I am a judgment broker that writes often. To most people, living in a mobile home does not sound very appealing. Because certain places have often had natural disasters; a slogan often heard is “God hates mobile homes”. Around 1976, the government stepped in, and the Department of Housing mandated new laws concerning the manufacture of mobile homes.
History has proven that hurricanes, tornadoes, and floods have destroyed certain mobile homes. However, the nature of the media is that it sometimes tends to exaggerate the risks. My SWAG (Scientific Wild-Ass Guess) is far less than 2% of mobile home occupants ever had such severe problems, and most mobile homes are installed in places with no record of recent floods or tornadoes.
Even with the warnings, and problems in certain areas in a few states, many people find that living in mobile homes is much better than living in a cheap thin-walled apartment or condo, or renting a room in a house, or sharing an apartment.
Mobile homes, whether rented or purchased, often provide a unique level of privacy and quietness, usually for the lowest total cost. Some mobile homes are built better than some conventionally-built houses. Some are bigger and nicer than many conventional homes.
Long ago, all modular homes and manufactured homes were called mobile homes, because they all had axles and wheels. In 1976, all mobile housing products that could be converted to real estate, was considered to be a manufactured home. For this article, mobiles home means either an installed mobile, modular, or a pre-manufactured home.
Whether a manufactured/mobile/modular home can be converted to real estate, depends on whether everything meets construction-related and all other laws. However, such conversions must usually be installed in a designated park.
In most cities, especially those with a large population, you cannot legally install mobiles on just any single-family lot. One reason is because existing and established neighborhoods would not want this. Of course, perhaps such laws are probably not 100% effective or complied with 100%.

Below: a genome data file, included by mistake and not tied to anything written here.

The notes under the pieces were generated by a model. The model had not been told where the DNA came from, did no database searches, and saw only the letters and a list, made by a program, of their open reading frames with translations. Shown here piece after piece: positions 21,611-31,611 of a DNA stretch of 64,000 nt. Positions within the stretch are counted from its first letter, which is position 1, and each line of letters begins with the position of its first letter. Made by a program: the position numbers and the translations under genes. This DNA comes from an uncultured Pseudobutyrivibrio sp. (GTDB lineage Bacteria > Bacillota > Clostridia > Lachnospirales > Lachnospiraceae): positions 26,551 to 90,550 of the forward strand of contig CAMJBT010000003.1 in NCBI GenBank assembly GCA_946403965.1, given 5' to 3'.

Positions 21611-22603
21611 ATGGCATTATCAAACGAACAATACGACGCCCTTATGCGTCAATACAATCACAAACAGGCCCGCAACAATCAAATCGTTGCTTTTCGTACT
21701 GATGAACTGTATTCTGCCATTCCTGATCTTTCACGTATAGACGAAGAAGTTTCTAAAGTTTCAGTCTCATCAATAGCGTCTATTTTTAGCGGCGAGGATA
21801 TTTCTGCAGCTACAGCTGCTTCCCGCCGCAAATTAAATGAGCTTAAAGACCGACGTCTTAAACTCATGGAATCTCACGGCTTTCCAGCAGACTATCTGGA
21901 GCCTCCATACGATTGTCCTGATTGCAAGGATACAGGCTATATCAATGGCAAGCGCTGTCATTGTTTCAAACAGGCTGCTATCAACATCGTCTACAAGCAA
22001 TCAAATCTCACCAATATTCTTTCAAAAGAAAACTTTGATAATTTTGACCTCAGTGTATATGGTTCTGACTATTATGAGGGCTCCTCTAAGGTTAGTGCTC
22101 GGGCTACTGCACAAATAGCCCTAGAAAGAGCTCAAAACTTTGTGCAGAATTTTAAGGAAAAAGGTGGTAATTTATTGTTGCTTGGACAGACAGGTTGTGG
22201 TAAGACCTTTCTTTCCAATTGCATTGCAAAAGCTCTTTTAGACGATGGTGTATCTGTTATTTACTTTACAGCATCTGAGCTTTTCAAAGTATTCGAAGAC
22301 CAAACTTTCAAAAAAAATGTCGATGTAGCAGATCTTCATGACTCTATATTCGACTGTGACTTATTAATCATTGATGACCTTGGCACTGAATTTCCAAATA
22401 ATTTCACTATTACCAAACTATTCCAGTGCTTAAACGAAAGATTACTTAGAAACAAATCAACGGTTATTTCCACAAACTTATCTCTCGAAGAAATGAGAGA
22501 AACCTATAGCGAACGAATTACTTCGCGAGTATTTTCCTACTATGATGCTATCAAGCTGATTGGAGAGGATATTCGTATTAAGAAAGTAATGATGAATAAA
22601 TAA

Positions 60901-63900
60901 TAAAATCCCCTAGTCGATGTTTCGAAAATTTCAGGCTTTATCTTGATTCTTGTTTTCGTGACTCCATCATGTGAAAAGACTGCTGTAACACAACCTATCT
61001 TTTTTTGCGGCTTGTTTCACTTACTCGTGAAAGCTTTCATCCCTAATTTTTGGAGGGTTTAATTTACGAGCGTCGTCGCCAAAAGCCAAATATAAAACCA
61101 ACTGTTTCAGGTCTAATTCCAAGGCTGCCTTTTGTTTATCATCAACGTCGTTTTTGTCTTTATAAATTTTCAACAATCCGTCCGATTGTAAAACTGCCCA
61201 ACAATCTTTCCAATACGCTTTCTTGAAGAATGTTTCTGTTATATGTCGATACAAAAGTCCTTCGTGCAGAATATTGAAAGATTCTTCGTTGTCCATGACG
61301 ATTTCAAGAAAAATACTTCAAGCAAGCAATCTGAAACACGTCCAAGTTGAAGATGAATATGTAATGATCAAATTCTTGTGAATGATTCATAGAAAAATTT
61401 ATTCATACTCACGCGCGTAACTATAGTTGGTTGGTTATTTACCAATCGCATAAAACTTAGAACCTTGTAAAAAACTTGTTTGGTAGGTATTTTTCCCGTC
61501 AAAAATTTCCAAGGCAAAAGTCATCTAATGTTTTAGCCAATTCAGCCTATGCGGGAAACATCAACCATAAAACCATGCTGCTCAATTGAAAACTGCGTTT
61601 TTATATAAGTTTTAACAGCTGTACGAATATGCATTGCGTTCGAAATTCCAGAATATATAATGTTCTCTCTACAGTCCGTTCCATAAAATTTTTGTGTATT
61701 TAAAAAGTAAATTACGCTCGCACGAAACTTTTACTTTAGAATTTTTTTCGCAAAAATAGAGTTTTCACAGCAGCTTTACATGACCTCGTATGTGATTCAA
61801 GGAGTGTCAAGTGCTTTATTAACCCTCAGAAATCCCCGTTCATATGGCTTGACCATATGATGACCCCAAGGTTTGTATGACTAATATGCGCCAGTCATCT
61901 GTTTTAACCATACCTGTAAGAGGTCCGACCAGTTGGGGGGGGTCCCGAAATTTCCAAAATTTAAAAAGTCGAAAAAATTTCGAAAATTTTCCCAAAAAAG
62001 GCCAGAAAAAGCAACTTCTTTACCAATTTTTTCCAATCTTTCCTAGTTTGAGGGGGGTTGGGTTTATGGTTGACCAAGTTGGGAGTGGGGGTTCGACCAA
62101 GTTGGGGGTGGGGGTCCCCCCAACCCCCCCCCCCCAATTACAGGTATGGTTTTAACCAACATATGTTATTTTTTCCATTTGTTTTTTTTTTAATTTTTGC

Where new mobile installations are permitted, people either finance or buy them; and have them towed to a parcel of land with a permanently secured foundation. Then, the land use must get approved. Then, the mobile’s wheels and axles are taken off, the necessary fees and paperwork is sent to the county, and then it will be considered a real property.
Many mobiles are installed in rented park spaces, and the resident pays their rent every month; although some are installed on land owned by the resident themselves and/or their bank. Some people pay to rent both the mobile and the land it sits on; as an attractive alternative to a cheap apartment or some other shared housing situation.
Building codes usually do not classify mobiles as “buildings”. Instead, they are often defined under the Health and Safety Codes, in California, see http://law.onecle.com/california/health/18007.html.
Certain communities, with plenty of available spare land, may be under pressure to meet new housing unit targets, so some more semi-rural communities may start allowing more mobile home parks. Of course, certain other places have laws that do not allow even a parked recreational vehicle, to be visible from the street.
As with conventional real estate, some mobiles (usually installed on land that the seller owns) can be sold. Usually, only mobiles made after 1976 can qualify for conventional funding; and some States require an even newer manufacture date.